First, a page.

For the past two winters, she had spent her time as a tour guide for Ice Hotel providing guided dogsled tours to guests at the hotel. I’d say that is just about as close to nature as you could ever hope to get.

After another couple of drinks, either the jet lag or the vodka was weighing heavy on my eyelids. We both agreed it was probably time to call it a night and parted ways with an agreement to continue my education of Sweden the following night in the same place.

“So what did you do for fun today?” Kaysa asked me, as I plopped down beside her on an ice bench the following evening at the infamous Ice Bar.

“Did you go snowmobiling? Did you go on a dogsled ride? Did you go reindeer sledding?”

“Let’s see,” I stammered, as I glanced down at my watch. “I was in the conference room from eight this morning until about six. We had dinner at the restaurant from six until nine and it’s ten o’clock now. Tough to say which of those exciting events was the most fun.”

“I can’t believe you came half way across the world to just sit in a conference room. You can’t leave Jukkasjärvi until you’ve experienced some of the local culture and activities. When are you heading back to the States?” she quizzed me.

“I have another full agenda scheduled for tomorrow, and then I fly back on Friday. Looks like I’m going to miss out on all the fun,” I responded.

“You can’t,” Kaysa fired back like a true ambassador of the Swedish Chamber of Commerce. “You can’t leave until you’ve experienced the real Sweden. Stay here Friday, Saturday and Sunday and fly back on Monday. I’ll be your personal tour guide and activities planner for the three days.”

If she had made that offer when I arrived on Monday, my answer would have been a quick and decisive “Thanks, but no thanks, or maybe even a no, and hell no.” Three extra days in sub-zero temperatures would not have even come under consideration. I was starting to like this place though. What little I had seen was pretty fascinating and the idea of seeing a little more of it actually sounded pretty good. I didn’t have to be back in the States before the following Wednesday and my suitcase had finally arrived from the states, so staying through the weekend was certainly an option.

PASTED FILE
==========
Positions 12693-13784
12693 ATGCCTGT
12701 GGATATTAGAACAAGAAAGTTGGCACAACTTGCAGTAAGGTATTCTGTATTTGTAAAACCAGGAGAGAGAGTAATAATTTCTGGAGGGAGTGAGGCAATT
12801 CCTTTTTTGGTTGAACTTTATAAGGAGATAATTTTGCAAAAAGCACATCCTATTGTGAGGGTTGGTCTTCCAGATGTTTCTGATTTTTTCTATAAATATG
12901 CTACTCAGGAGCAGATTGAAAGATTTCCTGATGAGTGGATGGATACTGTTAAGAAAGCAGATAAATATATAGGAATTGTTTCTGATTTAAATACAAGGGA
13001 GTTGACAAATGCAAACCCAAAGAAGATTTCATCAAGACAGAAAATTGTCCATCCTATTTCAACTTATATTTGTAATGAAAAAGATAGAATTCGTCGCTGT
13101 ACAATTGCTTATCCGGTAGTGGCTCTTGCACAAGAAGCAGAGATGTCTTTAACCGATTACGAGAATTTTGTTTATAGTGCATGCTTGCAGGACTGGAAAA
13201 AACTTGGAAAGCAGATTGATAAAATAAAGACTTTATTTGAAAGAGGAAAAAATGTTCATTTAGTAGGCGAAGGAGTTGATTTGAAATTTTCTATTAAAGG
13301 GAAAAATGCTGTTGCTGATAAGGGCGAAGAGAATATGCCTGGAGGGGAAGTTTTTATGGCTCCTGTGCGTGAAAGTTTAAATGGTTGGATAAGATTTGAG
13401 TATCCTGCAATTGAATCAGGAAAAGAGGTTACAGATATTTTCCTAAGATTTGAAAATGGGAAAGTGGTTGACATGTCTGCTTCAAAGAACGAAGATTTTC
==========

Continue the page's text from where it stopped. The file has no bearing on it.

“I’m sure this place is sold out,” was my feeble attempt at gracefully saying I’m not so sure about this.

“Not to worry,” Kaysa was quick to shoot down my poor attempt at an excuse. “This place may be booked a year in advance, but there are almost always vacancies because somebody doesn’t show. This is not exactly New York or Chicago where tons of people are looking for hotel rooms every night. You don’t come here unless you already have a reservation, so when somebody cancels late, there aren’t people waiting to take the room. Besides, she continued, if all else fails, you can stay at my place.”

“What could I say?”

My colleagues all boarded the bus back to the airport on Friday morning to catch the early flight back to Stockholm. I convinced them my flight was later and that I would take the late bus back to the airport. What I somehow forgot to mention was that the bus I was taking would be on Monday, not today.

Friday was a free day for Kaysa since most of the guests were heading home from their week long adventure and the next round of adventure seekers wouldn’t arrive until Monday or Tuesday. Lucky for me, Kaysa decided to use her free day to show me the real Sweden.

The afternoon started with a dogsled tour deep into Lappland, the countryside of northern Sweden where the native Sami still heard and raise reindeer the same way their ancestors have done for hundreds of years.

Kaysa’s team of dogs were excited and thrilled to be running through the countryside, even if it meant towing a sled and two passengers behind them. They were chomping at the bit to run, and run they did.